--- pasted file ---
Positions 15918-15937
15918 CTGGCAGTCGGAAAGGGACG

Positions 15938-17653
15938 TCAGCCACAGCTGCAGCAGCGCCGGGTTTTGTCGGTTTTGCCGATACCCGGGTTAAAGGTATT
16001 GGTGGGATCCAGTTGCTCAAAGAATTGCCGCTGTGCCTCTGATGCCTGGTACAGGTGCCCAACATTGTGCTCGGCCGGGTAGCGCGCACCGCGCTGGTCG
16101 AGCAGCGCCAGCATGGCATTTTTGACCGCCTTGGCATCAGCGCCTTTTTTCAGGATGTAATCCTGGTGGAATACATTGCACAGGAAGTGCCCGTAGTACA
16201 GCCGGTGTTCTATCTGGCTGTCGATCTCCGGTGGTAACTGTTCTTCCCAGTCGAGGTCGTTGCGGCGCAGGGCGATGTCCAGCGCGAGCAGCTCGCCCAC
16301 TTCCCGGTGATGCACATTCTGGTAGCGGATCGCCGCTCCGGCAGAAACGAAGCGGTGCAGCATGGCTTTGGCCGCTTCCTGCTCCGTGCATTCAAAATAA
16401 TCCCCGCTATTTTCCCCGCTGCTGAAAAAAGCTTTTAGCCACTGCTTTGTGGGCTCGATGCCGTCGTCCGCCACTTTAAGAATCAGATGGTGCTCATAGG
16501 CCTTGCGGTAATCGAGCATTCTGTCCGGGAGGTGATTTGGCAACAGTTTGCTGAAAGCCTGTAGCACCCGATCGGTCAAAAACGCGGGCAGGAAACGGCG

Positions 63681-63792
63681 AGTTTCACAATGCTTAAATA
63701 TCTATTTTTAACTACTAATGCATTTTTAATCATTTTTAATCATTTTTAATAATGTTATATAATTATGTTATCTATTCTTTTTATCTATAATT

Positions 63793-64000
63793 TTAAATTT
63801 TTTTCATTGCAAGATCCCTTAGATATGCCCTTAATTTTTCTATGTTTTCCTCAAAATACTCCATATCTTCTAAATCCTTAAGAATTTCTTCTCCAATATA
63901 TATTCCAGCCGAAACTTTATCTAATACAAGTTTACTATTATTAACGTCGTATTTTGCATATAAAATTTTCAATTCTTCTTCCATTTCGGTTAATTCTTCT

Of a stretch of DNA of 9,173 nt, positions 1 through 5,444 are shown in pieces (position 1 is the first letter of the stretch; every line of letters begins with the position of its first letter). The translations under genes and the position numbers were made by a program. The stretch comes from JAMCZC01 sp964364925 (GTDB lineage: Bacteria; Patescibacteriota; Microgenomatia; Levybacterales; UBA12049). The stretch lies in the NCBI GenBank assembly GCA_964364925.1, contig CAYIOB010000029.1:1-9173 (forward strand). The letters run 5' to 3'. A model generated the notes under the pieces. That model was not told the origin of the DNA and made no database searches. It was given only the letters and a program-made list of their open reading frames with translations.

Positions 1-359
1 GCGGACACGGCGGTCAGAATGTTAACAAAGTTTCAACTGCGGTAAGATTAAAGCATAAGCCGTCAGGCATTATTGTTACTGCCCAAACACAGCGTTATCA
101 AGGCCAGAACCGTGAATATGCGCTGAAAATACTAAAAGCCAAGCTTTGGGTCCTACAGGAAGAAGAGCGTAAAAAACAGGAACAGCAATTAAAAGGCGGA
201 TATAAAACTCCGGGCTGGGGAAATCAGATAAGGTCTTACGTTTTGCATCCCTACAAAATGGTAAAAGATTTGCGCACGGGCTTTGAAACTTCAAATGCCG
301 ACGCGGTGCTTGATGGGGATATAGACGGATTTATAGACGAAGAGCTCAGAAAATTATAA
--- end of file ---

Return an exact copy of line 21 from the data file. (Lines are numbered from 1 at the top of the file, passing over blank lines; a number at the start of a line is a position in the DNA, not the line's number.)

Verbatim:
101 AGGCCAGAACCGTGAATATGCGCTGAAAATACTAAAAGCCAAGCTTTGGGTCCTACAGGAAGAAGAGCGTAAAAAACAGGAACAGCAATTAAAAGGCGGA